Unleashed: A Kate Turner, DVM, Mystery by Eileen Brady (Poisoned Pen Press, $15.95, 266 pages)
Animal lovers get set for an adventure-filled mystery from Eileen Brady, the second in her Kate Turner series (Muzzled was the first book). Toto, a wire haired Cairn terrier owned by artist Claire Burnham, is left an orphan in the care of Dr. Kate Turner, the vet in Oak Falls, New York. Claire’s death is an apparent suicide but the prologue of Unleashed sets up the death as a pre-meditated murder.
The cheerful easy-going narrative of Kate’s life as a small town vet is engaging and her relationships are consistent with the first book in the series. Kate and her assistant, Mari, make house calls when emergencies or problems with non-portable pets such as potbellied pigs occur.
Kate’s wide circle of friends and clients provides her with several potential alternatives for Claire’s “suicide.” Readers will be brought along as she works through each of her suspicions about Claire’s demise.
Brady’s journal quality writing brings the reader along during Kate’s work and off-hours. There are many fascinating veterinary cases presented throughout the text. This book has much to offer.
The Magician’s Daughter: A Valentine Hill Mystery by Judith Janeway (Poisoned Pen Press, $14.95, 236 pages)
Next up is the first in a series featuring an aspiring magician named Valentine Hill. Valentine is a young woman who is working as a magician’s assistant in a casino in Las Vegas. Her first person narrative is brisk and fast-paced. Her status as an actual person is tenuous because her mother has withheld Valentine’s birthdate and the name of her father. Yes, this is an odd situation for anyone and is especially so due to her mother’s habit of running scams and flitting from one duped mark to another.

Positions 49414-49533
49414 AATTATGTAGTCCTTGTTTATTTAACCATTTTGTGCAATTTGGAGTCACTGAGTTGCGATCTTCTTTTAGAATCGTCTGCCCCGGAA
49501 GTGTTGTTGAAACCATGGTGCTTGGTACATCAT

There’s a fine line between a quirky story and a silly one. Author Janeway has mastered the art of telling a really good story, albeit one definitely off the beaten path. Valentine moves from Las Vegas to San Francisco in search of her vital statistics as she follows clues to her mother’s whereabouts. The folks she encounters along the way provide the reader with an inside look at a segment of society (hustlers and buskers) that is not part of most mysteries.
Review copies were provided by the publisher.